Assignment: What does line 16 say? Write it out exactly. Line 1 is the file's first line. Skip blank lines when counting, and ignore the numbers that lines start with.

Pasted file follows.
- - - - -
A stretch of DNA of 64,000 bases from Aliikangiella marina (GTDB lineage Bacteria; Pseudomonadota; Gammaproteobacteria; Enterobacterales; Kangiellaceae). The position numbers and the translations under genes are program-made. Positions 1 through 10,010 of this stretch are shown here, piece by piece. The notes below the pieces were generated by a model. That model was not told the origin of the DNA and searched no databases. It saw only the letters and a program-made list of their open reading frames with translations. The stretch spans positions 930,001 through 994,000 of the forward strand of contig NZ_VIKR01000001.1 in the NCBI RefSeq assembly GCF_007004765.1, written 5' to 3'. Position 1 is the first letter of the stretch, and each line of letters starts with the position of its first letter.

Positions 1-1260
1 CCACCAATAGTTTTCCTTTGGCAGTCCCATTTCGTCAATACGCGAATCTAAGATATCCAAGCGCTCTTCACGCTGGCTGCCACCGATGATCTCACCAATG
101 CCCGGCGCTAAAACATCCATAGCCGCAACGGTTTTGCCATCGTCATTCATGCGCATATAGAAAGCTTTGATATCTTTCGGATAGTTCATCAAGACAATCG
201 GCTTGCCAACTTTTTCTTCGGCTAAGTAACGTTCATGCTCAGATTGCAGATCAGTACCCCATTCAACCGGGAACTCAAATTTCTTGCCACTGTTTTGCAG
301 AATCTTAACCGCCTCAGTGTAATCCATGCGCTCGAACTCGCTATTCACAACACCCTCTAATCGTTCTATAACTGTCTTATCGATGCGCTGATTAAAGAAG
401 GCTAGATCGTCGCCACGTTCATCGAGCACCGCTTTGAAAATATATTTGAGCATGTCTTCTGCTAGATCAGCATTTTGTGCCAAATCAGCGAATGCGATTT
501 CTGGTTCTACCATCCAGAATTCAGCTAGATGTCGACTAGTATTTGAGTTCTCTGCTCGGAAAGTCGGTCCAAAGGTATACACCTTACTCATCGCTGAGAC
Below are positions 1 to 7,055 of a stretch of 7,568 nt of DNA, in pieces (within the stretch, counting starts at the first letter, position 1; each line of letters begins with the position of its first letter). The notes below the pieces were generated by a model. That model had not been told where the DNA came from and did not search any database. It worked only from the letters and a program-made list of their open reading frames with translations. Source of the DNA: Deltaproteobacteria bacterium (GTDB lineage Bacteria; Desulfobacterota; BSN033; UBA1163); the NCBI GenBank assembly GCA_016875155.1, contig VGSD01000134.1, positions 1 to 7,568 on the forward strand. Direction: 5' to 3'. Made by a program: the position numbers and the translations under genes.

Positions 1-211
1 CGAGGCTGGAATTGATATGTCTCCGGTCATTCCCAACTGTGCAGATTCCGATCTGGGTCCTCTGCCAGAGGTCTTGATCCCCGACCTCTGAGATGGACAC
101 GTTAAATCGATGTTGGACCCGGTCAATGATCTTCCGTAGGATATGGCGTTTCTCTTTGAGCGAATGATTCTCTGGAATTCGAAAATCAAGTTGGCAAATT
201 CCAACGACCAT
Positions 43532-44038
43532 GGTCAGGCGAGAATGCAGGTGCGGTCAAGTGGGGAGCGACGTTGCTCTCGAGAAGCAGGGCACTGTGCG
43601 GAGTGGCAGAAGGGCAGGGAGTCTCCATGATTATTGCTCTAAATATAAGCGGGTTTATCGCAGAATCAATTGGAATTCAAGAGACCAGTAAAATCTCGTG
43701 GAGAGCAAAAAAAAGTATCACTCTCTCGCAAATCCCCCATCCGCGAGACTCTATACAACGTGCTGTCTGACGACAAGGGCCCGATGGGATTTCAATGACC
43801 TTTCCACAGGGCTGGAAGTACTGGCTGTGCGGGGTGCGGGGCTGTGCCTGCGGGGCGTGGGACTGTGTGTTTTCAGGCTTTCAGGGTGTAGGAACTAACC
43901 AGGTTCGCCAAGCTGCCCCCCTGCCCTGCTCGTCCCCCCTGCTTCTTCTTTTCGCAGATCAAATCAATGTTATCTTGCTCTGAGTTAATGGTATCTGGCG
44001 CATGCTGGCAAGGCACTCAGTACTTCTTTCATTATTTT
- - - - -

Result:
43601 GAGTGGCAGAAGGGCAGGGAGTCTCCATGATTATTGCTCTAAATATAAGCGGGTTTATCGCAGAATCAATTGGAATTCAAGAGACCAGTAAAATCTCGTG